And in the big picture, I could make a few arguments to defend it. But I don't think this would help anything since most irresponsible perverts don't seem to be aware that they are irresponsible perverts. Paraphrasing George Carlin, everyone who drives faster than you is a maniac and everyone who drives slower is a moron. This perspective issue, as Thai has long noticed, is the crux of many societal problems. Though I'm pretty arrogant about vegetarianism, there are vegans out there pitying my ignorance.

Arrrgh. Evolution requires a small group with a similar trait expanding in numbers while the rest of the original group diminishes in numbers. Balance in a way that also has perceieved "growth". But were so damn clever these days that no group diminishes. So were sort of still evolving, but out of balance.

And please don't read eugenics in to this. The group selection going forward is..... hazy. Which team has the best strategy. Most teams don't even realize they're a team or have a strategy or even realize that there is a game going on. Some groups are pretty organized, but inherently psychologically self-destructive (totalitarian govs, fundamental religions, etc.). Some groups are pretty psychologically healthy, but decline to really organize as a team (Holland, Sweden).

And did y'all take a look at Thai's link about other dimensions? The "rabbit holes" for the 0, 1, 1.5, and 2 dimensions are intriguing. Getting funky with electrons...

Thai said...

SS, indeed. In fact not only do they drink like fish in Scandinavia but Swedes and Japanese also smoke way more we do and both nations have a higher median national age.

... But I caution you when comparing national statistics on drugs, alcohol and mental health as the different nations have very different definitions and thus comparisons are often almost impossible.

re: suicide

If you successfully kill yourself, you show up on your countries national mortality stats but you probably won't cost your country's health care system much money.

If you attempt to kill yourself, but fail in your attempt, you will cost your country's health care system a lot (but the country's mortality stats will look better).

I suspect Scandinavians are better at suicide completion than we are but that we have a much higher incidence of suicide attempts.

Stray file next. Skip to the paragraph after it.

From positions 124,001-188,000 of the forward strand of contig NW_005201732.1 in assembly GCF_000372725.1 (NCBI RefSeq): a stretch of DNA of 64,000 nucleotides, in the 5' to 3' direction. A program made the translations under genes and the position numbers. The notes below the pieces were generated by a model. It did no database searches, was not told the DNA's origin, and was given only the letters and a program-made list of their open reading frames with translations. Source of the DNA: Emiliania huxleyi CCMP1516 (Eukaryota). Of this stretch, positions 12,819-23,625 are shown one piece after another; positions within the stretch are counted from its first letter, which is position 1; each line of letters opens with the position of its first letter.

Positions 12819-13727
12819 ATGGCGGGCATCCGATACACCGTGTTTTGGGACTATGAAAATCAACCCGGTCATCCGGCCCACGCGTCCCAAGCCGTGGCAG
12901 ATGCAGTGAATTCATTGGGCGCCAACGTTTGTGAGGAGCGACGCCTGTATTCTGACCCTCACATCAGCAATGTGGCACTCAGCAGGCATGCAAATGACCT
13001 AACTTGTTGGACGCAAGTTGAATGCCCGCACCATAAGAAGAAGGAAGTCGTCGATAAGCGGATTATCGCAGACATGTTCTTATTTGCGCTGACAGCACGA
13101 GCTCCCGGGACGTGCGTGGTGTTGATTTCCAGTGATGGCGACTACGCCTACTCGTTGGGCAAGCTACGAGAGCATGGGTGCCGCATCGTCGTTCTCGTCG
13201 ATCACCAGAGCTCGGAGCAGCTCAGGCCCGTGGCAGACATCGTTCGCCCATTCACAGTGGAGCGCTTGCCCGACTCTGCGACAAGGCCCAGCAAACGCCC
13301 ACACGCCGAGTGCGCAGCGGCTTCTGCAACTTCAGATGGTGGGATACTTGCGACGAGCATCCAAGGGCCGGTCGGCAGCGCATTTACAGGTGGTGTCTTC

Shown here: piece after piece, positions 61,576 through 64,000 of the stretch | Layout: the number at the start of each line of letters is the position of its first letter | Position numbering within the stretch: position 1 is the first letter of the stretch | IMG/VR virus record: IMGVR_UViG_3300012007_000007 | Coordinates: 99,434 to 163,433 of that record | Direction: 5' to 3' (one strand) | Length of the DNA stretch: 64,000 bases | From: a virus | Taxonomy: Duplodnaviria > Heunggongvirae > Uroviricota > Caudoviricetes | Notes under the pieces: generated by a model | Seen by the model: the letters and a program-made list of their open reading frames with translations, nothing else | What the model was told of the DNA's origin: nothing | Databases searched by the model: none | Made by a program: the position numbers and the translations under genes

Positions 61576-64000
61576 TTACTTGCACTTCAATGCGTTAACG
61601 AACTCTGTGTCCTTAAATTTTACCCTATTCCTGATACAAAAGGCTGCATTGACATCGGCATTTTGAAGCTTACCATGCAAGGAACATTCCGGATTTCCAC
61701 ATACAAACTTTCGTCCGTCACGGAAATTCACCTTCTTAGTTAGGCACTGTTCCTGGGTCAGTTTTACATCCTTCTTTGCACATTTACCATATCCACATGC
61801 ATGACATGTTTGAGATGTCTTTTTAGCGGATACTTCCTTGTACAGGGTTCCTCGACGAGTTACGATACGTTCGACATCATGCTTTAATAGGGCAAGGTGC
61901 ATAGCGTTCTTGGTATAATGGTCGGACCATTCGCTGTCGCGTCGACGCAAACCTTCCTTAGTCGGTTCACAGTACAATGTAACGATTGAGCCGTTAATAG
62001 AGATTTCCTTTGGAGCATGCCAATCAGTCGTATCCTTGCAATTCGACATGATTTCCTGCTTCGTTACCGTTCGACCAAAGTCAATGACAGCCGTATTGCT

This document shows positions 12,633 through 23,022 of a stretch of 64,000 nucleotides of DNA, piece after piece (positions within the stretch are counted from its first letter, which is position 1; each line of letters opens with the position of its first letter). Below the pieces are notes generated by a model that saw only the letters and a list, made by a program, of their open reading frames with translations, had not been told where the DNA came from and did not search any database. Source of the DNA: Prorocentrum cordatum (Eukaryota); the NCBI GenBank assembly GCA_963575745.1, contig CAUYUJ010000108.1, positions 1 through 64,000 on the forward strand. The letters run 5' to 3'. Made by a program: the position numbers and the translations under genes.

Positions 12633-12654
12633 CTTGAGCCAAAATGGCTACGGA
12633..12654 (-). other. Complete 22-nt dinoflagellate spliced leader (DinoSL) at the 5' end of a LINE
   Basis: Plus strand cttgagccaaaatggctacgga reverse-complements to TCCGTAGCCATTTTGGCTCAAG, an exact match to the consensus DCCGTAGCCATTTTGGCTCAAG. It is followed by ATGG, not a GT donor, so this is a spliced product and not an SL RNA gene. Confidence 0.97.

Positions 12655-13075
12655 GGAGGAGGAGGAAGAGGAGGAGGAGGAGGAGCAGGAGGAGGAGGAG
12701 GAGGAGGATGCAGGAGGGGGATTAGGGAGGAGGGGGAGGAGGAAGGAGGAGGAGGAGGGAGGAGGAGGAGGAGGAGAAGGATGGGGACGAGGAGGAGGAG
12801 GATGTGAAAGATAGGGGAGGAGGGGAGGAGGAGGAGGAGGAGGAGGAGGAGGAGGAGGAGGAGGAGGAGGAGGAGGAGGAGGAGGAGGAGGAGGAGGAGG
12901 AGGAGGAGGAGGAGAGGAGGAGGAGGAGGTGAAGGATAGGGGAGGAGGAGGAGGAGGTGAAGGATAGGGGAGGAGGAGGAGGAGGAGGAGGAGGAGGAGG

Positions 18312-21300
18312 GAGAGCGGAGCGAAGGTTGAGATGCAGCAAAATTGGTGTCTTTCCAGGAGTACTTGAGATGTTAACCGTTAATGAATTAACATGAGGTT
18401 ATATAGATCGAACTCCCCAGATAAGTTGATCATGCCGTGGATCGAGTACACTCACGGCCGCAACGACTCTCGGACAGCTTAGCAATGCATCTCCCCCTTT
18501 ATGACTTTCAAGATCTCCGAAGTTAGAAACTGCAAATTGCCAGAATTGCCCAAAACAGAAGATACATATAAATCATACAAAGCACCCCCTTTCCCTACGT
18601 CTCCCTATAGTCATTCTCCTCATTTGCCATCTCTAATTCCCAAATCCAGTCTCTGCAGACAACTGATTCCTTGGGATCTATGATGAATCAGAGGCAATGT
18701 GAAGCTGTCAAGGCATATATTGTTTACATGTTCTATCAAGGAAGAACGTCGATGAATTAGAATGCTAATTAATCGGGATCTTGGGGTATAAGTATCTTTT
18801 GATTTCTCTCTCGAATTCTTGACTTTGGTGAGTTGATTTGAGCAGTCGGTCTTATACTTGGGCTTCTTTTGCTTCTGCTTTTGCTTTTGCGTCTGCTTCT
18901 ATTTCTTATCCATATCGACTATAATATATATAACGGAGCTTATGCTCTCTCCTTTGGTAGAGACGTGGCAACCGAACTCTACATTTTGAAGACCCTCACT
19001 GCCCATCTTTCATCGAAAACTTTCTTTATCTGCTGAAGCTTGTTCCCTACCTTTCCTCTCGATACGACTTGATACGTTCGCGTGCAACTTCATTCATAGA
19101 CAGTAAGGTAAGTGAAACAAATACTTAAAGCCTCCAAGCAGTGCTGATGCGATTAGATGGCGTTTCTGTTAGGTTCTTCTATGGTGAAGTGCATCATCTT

I have looked for data on this and the best I have found says that data is not available so I admit I may be wrong.

But parasuicide is an enormous problem in the US. The people just want attention and in their desire to get attention, they spend lots and lots of money (in fact, as you can see yourself, they are the most expensive group in America right now... I am sure Deb can share stories about them with us if you want? I certainly can.)

re: europeans drinking like fish

I once read (but now can't find) a study that suggested the geography of American cities, with their low density, wide distances and poor public transportation, invited drunks to drive more to get home and thereby sadly crash whereas European and Japanese drunks could stumble home on metro.

Remember, alcohol and trauma is the most expensive form of alcohol when it comes to medical spending.

And we spend more money on trauma than other countries.

I know this because I live in the world of trauma and the amount of money I can spend in a moment decision is truly stunning (with trauma teams, helicopters, etc...).

People have simply become immune to the cost of trauma, indeed they like to watch it on all kinds of television programs with a kind of "that's cool" flare.

Thai said...

As for Keynesians, their ideas took me a little while to grasp but once I realized they were simply talking about network theory, at least for me, their ideas became easy to understand.

Please understand, while I agree with the Keynesians to a point, there is an element of magical thinking that clearly violates the conservation of energy, as Krugman unwittingly illustrates in his blog.

I hope you see that what Keynes/Krugman can propose is nothing more than a perpetual motion machine and that such an entity violates thermodynamics and specifically the law of the conservation of energy (which I keep referring to over and over). Krugman is not accounting for the cost of the energy necessary to put the bottles into the ground and this makes all the difference.

I do agree with Krugman re: Keynesian views on savings as an endogenous variable, meaning people's desire to save can change depending on their outlook of the future.